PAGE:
The Financial Analysis part of the hospitality program consists of pro forma (projected) financial statements for the company. Before creating these statements, consideration shall be paid to the three basic concepts:
Probably the most relevant part of Financial Analysis section, a statement of how much capital the restaurant will have to start the project. The trouble is that too conservative of a projection will leave you with an investment amount that is either unattainable or too large (creating excessive interest), but overly conservative projection will leave you vulnerable to running out of funds during start-up activities.
In assessing the cost of capital expenditure, it is best to err on the high side. The attempt to create a comprehensive list of all capital expenditures that your restaurant will need even before it opens its doors. Go beyond the brick and mortar of the place and decoration, furniture, tabletop items, trays, and kitchen equipment. There are also software – restaurants generally use a POS (point of sale) software and software online, such transfer, credit card processing, and accounting. A rule-of-thumb is to include any single purchase is expected to serve at the restaurant for years. Build a buffer for unforeseen expenses, such as running out of money at this stage and try to secure another source of funding can be detrimental to the launch and long-term company.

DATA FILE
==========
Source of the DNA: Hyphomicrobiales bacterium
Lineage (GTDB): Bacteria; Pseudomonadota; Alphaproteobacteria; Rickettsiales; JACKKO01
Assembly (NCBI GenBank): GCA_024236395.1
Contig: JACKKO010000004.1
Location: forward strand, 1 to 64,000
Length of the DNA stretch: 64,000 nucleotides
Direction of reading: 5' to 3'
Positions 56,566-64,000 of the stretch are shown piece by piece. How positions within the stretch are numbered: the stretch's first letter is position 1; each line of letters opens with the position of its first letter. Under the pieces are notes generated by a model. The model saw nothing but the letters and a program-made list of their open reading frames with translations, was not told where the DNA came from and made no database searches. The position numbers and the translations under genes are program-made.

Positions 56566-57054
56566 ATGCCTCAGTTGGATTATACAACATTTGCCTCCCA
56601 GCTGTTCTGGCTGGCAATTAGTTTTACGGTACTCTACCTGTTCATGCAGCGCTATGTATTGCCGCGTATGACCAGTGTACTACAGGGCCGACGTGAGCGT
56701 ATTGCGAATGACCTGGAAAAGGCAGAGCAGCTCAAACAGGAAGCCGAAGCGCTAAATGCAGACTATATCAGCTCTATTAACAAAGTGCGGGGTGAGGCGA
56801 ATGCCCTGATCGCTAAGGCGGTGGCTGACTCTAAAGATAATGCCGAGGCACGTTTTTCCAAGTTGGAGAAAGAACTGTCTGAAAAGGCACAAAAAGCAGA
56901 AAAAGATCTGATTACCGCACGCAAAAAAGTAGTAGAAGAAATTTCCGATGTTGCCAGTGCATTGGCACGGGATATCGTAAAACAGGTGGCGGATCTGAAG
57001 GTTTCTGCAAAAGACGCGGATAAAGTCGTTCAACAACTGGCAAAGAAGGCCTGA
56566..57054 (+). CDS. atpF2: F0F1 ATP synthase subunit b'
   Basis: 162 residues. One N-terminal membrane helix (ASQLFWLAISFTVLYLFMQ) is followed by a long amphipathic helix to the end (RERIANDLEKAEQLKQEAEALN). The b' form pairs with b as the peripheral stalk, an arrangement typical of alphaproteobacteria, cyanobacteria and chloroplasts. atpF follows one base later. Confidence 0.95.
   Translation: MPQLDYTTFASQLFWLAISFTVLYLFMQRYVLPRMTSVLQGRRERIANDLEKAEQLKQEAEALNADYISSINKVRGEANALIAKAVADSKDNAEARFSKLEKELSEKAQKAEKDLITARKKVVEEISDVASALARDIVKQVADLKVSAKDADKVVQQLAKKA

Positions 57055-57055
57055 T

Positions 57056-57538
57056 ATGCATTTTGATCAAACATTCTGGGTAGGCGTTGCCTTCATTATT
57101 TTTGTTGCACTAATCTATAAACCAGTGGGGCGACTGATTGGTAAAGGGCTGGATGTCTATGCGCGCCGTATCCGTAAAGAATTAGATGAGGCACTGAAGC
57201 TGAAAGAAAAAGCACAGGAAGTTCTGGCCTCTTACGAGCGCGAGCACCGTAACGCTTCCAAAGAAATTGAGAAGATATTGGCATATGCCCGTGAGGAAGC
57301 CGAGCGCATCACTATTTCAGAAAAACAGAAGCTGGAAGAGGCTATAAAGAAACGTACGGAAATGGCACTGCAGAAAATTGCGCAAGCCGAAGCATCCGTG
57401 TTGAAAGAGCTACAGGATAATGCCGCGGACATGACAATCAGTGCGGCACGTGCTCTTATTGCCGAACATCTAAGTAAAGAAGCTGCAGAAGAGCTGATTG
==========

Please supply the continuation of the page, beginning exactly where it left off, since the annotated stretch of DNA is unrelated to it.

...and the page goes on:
operating costs and revenues
Operating primarily cogs (cost of goods sold) and labor costs for the restaurant. These costs can be determined accurately by surprise action begins because they aggregate the sum of how much it costs to produce the food you’re cooking and how much you have to pay staff. The problem, however, arises when media traffic to your restaurant will see the day to day and the average purchase per customer. Try to be as realistic as possible and take into account the type of customer you are trying to attract, what geographic area you are working in, and foot-traffic institution expected.
The cash flow is the most important statement for operating the restaurant opens. When payments need to be made and the projection of future revenue transactions are key to generate reliable plans. While it may be necessary for other industries, restaurants often create unofficial worksheet tasks and monitors weekly movements of cash. This is primarily because the restaurants have many moving parts such as payroll, sales tax and delivery of products that can create fluctuations from week to week. For example, to reach the lowest price from suppliers, you can try to buy in larger quantities, which can put a strain on cash during the week as this large purchases fall, although they might represent equipment that will serve for weeks or months . Thus, the cash buffer is very useful to be protected from contraction for even a profitable restaurant.